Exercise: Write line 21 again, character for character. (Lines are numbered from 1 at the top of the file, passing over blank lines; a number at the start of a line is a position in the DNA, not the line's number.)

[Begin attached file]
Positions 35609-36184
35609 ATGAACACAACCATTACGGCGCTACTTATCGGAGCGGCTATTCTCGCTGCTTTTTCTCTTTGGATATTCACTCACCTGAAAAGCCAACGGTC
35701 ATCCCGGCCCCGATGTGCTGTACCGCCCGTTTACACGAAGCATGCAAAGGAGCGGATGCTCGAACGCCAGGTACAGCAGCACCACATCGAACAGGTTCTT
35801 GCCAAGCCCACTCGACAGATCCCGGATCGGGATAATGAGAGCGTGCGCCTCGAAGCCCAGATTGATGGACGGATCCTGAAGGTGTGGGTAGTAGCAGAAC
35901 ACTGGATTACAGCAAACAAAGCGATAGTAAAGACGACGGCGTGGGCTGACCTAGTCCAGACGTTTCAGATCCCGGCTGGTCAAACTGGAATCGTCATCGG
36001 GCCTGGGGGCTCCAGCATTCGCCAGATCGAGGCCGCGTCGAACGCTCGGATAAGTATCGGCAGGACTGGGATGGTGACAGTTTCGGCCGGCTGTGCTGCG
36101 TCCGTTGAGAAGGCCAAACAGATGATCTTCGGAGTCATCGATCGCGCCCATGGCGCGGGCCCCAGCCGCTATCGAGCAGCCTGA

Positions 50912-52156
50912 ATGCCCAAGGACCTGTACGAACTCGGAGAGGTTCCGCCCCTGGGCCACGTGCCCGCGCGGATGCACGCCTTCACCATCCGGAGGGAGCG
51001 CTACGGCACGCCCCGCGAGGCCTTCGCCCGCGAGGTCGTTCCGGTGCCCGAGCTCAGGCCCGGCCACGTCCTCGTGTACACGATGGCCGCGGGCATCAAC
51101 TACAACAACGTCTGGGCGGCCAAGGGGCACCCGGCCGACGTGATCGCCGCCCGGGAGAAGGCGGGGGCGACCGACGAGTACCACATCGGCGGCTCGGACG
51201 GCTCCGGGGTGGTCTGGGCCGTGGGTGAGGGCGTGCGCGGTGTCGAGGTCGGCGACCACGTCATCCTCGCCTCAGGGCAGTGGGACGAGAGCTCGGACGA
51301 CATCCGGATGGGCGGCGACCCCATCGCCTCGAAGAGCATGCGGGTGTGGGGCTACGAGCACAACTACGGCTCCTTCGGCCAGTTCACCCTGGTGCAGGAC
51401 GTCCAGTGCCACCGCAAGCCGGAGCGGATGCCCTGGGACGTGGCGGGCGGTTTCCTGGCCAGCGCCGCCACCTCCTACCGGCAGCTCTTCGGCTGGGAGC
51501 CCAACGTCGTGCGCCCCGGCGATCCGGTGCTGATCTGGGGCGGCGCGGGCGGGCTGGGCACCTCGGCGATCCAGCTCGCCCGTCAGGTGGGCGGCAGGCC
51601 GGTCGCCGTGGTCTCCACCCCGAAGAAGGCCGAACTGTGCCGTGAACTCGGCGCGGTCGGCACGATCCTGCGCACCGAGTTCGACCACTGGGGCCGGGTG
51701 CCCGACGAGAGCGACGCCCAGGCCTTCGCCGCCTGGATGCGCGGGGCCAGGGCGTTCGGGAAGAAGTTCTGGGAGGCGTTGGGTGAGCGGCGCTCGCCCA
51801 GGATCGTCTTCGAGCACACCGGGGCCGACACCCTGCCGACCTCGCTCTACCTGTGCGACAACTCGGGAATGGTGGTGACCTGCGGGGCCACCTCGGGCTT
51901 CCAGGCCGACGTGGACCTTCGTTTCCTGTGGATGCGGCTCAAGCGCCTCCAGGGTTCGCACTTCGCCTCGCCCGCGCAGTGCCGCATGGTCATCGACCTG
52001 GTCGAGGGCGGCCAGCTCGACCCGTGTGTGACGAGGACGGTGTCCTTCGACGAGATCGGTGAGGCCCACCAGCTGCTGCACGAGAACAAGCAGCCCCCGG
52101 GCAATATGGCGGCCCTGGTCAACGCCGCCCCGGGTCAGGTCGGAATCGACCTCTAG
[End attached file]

52101 GCAATATGGCGGCCCTGGTCAACGCCGCCCCGGGTCAGGTCGGAATCGACCTCTAG